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Corbyn slams Johnson for 'British troops to Saudi Arabia' comment

The leader of the Labour Party Jeremy Corbyn attends a vigil organised by Muslim Welfare Center in front of the Finsbury Park underground station with the participation of local faith communities, representatives of NGO’s, for the victims of the terror attack on New Zealand mosques in north London, United Kingdom on 15 March, 2019 [Tayfun Salcı/Anadolu Agency]

Britain's Labour Party leader Jeremy Corbyn has slammed Prime Minister Boris Johnson for saying that he might send British troops to Saudi Arabia in the confrontation with Iran.

"It really does beggar belief," Corbyn told his party's conference in Brighton yesterday, "that this week Boris Johnson is openly talking about sending troops to Saudi Arabia as part of the increasingly very dangerous confrontation between Saudi Arabia and Iran, in an apparent bid to appease Donald Trump. Have we learnt nothing?"

The Labour leader's speech was brought forward by 24 hours following the Supreme Court ruling in London that Johnson's proroguing of parliament was unlawful. Members of Parliament are due to resume their sitting in Westminster at 11.30 this morning.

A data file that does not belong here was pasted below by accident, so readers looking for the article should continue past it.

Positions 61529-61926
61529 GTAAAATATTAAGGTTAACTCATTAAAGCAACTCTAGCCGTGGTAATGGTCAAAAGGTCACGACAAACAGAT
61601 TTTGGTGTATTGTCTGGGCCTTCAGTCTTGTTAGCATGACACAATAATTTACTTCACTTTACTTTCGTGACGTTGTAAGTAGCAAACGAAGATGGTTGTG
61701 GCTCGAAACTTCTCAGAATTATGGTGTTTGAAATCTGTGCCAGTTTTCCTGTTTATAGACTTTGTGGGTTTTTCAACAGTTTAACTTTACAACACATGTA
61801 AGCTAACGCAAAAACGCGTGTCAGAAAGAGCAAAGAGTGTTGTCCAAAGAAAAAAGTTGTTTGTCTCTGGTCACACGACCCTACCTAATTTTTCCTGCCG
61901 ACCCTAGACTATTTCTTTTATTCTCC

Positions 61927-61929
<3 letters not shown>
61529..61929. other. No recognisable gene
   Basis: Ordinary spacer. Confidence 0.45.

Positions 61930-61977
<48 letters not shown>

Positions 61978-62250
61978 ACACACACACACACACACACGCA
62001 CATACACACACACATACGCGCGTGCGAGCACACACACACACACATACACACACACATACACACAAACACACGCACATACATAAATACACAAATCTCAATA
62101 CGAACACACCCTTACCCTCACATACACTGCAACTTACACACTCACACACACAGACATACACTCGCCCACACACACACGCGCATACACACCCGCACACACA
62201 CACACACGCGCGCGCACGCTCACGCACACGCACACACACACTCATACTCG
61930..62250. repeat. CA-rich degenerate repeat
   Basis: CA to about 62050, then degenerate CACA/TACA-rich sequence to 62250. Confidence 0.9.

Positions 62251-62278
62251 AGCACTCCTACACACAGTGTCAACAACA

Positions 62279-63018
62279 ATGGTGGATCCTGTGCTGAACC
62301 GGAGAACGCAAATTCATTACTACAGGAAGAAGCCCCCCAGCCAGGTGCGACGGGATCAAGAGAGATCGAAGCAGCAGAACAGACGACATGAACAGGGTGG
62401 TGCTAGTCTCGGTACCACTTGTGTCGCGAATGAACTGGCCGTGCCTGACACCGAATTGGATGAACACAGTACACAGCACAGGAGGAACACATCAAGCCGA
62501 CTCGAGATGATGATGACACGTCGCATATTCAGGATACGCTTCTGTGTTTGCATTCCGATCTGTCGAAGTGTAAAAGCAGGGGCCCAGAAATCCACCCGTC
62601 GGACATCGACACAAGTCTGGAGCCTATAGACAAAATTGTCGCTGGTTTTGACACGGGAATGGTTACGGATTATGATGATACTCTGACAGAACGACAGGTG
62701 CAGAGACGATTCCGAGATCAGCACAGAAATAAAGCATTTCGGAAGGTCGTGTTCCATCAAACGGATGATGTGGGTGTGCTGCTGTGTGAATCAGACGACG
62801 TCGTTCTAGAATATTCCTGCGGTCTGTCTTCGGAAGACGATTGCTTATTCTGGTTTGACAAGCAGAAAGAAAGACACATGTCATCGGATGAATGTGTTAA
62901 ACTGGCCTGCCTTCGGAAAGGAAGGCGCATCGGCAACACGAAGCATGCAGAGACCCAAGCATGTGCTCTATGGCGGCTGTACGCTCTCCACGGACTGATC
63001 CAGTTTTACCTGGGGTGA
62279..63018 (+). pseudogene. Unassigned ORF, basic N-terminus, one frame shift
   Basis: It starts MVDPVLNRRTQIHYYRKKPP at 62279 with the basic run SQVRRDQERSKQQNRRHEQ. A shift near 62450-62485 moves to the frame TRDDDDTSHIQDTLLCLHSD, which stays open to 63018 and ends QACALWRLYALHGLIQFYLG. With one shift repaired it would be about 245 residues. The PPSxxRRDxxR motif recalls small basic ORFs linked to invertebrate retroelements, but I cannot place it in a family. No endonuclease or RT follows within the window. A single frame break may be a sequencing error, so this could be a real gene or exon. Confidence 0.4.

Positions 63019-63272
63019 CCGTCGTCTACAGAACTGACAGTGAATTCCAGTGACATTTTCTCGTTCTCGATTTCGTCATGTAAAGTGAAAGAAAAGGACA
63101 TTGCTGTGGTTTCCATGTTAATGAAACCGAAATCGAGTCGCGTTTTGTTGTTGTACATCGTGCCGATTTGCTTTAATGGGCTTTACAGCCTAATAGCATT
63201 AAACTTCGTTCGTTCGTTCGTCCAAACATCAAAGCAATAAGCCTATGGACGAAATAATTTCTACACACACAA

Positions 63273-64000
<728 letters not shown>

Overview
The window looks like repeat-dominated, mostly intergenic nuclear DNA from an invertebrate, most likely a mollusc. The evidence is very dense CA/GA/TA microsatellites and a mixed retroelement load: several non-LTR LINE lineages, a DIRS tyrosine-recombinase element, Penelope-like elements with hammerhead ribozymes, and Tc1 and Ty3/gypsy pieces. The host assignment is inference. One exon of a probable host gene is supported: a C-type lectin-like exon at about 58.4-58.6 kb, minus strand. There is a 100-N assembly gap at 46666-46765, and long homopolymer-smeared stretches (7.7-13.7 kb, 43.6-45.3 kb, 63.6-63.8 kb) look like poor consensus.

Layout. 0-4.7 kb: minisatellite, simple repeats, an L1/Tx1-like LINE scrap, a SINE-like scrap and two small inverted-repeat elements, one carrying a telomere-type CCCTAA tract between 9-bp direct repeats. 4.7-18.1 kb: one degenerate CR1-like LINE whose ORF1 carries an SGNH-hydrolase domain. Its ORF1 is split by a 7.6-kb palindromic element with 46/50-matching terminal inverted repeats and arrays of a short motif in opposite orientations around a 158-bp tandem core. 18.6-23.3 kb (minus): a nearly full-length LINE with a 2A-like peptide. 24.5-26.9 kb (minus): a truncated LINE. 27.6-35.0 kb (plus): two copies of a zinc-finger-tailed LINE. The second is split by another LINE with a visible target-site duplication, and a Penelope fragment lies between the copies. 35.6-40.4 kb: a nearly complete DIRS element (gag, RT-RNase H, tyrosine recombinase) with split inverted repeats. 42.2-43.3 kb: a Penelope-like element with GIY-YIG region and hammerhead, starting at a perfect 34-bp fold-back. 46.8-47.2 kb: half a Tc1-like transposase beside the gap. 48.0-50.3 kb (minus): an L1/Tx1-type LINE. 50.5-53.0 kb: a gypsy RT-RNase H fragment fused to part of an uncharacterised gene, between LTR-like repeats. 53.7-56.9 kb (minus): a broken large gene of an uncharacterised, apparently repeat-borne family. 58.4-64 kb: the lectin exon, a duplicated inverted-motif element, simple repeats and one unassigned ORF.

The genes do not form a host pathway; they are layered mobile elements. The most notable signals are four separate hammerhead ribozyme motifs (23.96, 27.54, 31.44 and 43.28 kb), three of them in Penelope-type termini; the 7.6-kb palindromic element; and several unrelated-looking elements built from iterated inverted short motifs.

Criticising British foreign policy for repeatedly making the "wrong call" on military intervention in the Middle East, Corbyn said that it spreads conflicts, rather than settles them. A Labour government, he insisted, would make sure that Britain would be a force for international justice and peace.

"Real security doesn't come from belligerent posturing or reckless military interventions. It comes from international cooperation and diplomacy, and addressing the root causes of the threats we all face." The foreign policy of a Labour government, he explained, will be defined by the party's commitment to human rights and international justice, not enthusiasm for foreign wars that fuel – rather than combat – terrorism and insecurity.

READ: UK Labour Party votes to stop arms trade with Israel 

Corbyn also blamed the "wrong-headed" international interventions in part on the rise in Islamophobia witnessed in Britain. He condemned Johnson for his "letterbox" comments about Muslim women who choose to wear the niqab, after which instances of Islamophobic attacks rose by 375 per cent.

"When Boris Johnson compared Muslim women to letterboxes or bank robbers," he pointed out, "it wasn't a flippant comment, it was calculated to play on people's fears. Displays of racism, Islamophobia or anti-Semitism are not signs of strength, but of weakness."

Corbyn has been a fierce critic of the military interventionist policies of previous governments and has voted consistently against intervention, including air strikes on Libya, Iraq, and Syria.

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Europe & RussiaMiddle EastNewsSaudi ArabiaUK
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